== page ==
by Jasmine Pulido
I didn’t know I was marginalized.
And that’s part of my privilege.
Marginalized. Privileged. I didn’t feel the weight of these terms until I started digging into racial equity at my daughter’s predominantly-white school a few years ago. As leader of their “Diversity Committee”, I felt pressure to be knowledgeable about the language around social justice and my own experience as a person of color. I took on the position not because of any particular personal experience or profound perspective, but simply because no one else stepped forward. Continue reading Opinion: Marginalized and Privileged in Seattle
by Georgia McDade
Though the sky was cloudy and gray Saturday morning, the inside of Langston Hughes Performing Arts Institute at 104 17th Avenue South, Seattle, WA 98144 was sunny and bright. Well over 100 people celebrated the Seventh Annual State of Africatown, a collective of African and African-American-owned businesses dedicated to making life better for African and African-Americans. Continue reading Optimism, Opportunity On Display at Seventh Annual State of Africatown
by Sharon Maeda
“Cupid Behind the Barbed Wire Fence” was The Oregonian’s headline. My parents, Milton and Molly Maeda had the dubious distinction of being the first couple to wed while incarcerated with other Japanese Americans.
Just five days after Valentine’s Day 1942, President Roosevelt signed Executive Order 9066 that tore 120,000 people of Japanese ancestry from their homes, businesses, schools and farms and sent them to American concentration camps. Continue reading A Love Story: My parents Were the First Couple to Wed While Interned With Other Japanese Americans
by Liz Covey
Question: Why is everything all about “Trauma” nowadays? I know some people have genuinely had terrible experiences, but it just seems like everyone is becoming a victim now. I mean, don’t we all have to get through some hard stuff when we are kids or at some other time? Not trying to be insensitive, just genuinely curious if this is healthy.
I hear you loud and clear on this one, though from a slightly different perspective. There’s a lot of talk about trauma these days, without a lot of explanation. Continue reading Ask A Therapist: Why Is Talk of Trauma So Prevalent Nowadays?
by ChrisTiana ObeySumner
I recently signed my first commercial lease and moved into my first solid office space. It is exciting to finally be able to create an environment that would mitigate barriers that made work process difficult for me in the past, (and inspired me to start consulting on intersectional disability justice). Continue reading Opinion: The Violence of Hostile Accommodations
By Congressman Adam Smith (D-Wash.)
It is inevitable that members of Congress will have disagreements about the policy and approach laid out by the President in the State of the Union each year. On Tuesday, however, we saw an abdication from the truth by President Trump like we have never seen before in a State of the Union address to Congress. President Trump laid out a twisted, distorted vision that misled the American people on critical issues and failed to acknowledge certain threats entirely. Many of his claims were unequivocally false. Continue reading Opinion: The State of Our Union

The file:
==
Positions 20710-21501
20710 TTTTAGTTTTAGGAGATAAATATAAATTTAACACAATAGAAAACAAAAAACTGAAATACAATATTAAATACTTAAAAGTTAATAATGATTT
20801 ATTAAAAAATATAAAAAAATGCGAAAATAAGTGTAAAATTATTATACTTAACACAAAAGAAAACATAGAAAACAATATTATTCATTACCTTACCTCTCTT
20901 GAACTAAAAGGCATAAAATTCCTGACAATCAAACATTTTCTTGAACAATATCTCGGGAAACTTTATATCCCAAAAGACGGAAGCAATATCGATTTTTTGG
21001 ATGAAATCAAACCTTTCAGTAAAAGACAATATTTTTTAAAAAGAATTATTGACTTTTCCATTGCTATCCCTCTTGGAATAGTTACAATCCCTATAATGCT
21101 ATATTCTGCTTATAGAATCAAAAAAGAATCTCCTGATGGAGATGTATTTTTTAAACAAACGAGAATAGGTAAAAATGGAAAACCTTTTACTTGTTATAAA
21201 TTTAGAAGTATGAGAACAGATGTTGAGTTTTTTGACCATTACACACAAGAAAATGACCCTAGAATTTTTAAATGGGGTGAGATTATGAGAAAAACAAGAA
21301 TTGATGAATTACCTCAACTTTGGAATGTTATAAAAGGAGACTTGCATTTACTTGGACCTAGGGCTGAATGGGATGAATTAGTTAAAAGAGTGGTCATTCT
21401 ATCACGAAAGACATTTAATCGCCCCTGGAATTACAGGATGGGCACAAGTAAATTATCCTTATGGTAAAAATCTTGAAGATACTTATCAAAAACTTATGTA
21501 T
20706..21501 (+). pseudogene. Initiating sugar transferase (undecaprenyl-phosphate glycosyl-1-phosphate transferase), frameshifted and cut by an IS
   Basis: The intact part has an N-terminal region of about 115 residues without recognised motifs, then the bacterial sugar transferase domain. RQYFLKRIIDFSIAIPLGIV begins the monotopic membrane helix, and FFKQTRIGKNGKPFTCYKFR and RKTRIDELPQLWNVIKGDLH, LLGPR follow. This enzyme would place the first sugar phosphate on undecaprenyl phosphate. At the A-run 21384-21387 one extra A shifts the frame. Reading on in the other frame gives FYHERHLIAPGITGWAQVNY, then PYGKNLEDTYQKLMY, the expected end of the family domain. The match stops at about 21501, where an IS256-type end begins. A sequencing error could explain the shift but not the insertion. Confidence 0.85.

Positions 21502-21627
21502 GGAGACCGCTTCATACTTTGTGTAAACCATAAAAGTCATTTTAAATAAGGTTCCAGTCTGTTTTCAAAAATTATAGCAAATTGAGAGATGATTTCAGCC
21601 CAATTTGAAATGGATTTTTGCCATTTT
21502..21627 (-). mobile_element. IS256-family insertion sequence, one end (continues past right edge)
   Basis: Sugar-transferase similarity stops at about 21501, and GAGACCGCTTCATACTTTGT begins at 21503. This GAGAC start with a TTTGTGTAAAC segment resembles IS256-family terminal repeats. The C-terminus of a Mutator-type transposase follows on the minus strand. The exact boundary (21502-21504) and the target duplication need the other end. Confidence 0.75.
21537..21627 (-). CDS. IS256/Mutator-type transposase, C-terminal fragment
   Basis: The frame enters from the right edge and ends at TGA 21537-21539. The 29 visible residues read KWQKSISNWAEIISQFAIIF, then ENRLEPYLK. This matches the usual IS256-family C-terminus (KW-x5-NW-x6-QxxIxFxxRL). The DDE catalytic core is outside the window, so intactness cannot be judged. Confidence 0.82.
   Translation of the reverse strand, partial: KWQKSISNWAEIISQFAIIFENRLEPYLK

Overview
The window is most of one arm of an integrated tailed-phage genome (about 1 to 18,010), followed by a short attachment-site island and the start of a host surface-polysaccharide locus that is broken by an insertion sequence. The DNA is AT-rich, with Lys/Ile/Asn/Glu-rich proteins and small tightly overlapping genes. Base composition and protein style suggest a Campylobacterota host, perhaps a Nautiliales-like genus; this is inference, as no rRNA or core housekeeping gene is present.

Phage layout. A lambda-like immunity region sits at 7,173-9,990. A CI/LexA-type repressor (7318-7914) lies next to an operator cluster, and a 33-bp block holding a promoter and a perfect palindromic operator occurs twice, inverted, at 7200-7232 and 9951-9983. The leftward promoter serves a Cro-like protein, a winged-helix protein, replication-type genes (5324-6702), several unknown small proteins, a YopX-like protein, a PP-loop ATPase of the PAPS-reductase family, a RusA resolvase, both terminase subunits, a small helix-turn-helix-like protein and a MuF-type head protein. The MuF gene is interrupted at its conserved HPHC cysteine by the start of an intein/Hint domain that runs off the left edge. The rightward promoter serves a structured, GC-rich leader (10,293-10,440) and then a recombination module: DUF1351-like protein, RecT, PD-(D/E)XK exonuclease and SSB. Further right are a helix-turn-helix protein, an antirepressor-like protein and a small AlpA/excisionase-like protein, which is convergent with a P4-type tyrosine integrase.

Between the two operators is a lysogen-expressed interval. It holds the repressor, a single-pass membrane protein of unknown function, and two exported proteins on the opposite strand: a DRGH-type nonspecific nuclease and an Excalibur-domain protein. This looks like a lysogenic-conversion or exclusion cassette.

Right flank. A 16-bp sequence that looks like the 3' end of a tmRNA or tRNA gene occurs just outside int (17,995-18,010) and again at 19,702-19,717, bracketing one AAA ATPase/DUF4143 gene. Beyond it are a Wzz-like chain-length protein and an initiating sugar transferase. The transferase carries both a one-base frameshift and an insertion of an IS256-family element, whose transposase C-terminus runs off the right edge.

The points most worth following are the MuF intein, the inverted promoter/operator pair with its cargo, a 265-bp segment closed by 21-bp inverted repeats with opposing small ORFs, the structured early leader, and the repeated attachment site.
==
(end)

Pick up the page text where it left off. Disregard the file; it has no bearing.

by Maggie Block and Enzo Staton
Welcome to the Pop Culture Dialog ,With Maggie and Enzo podcast where we’ll examine politics, media, and pop culture through an anti-oppressive, queer, liberationist point of view. Continue reading Podcast: Pop Culture Dialog, With Maggie and Enzo
By Vivian van Gelder and Bao Ng
Overcoming their usual reluctance to interfere with local control of public education, State legislators recently put forward a bill that would place significant obstacles in the way of desegregating Seattle Public Schools’ self-contained Highly Capable Cohort program. That program, in which white and affluent students are dramatically overrepresented, is the descendant of “gifted” programs originally created to stem white flight from Seattle Public Schools (SPS) during the busing era of the 1980s. Continue reading Opinion: SB 6282 Is A Poison Pill to Kill Desegregation of Advanced Learning Programs in SPS
by Zandrea Harlin
When I discovered I was pregnant about three years ago, my husband and I were thrilled. Almost immediately, we focused on figuring out what sort of parental leave we would be able to take. We were both working full-time, and we needed both incomes to cover our expenses.
I’m a huge policy nerd and I had studied this issue for years. I believed I understood the strengths and weaknesses of the paid leave policies in place at the time. Through my research and activism, I had much more knowledge than most as I tried to determine how long I’d be able to bond with my baby and recover from birth before returning to work. Continue reading Opinion: As a Mom and a Public Health Professional, I’m Celebrating Washington’s New Paid Leave Program
by Sarah Stuteville
On a cozy Saturday morning as I ate blueberry pancakes, my then three-year-old son leaned into his godmother and announced, “You are a big, fat weirdo!”
Toddlers do all sorts of embarrassing things—from loudly discussing their genitals on public transportation to casually using the “f-word” when they drop a grape at a dinner party. But for me—a socially anxious empath—there is nothing more mortifying than watching my kid hurt someone’s feelings. Add a dash of political sensitivity aimed right at my how-to-raise-a-nice-white-boy angst, and you’ve summoned my perfect storm of social horror. Continue reading “Fat Weirdos” for The Win: How to teach a Toddler About Difference and Not Raise a Jerk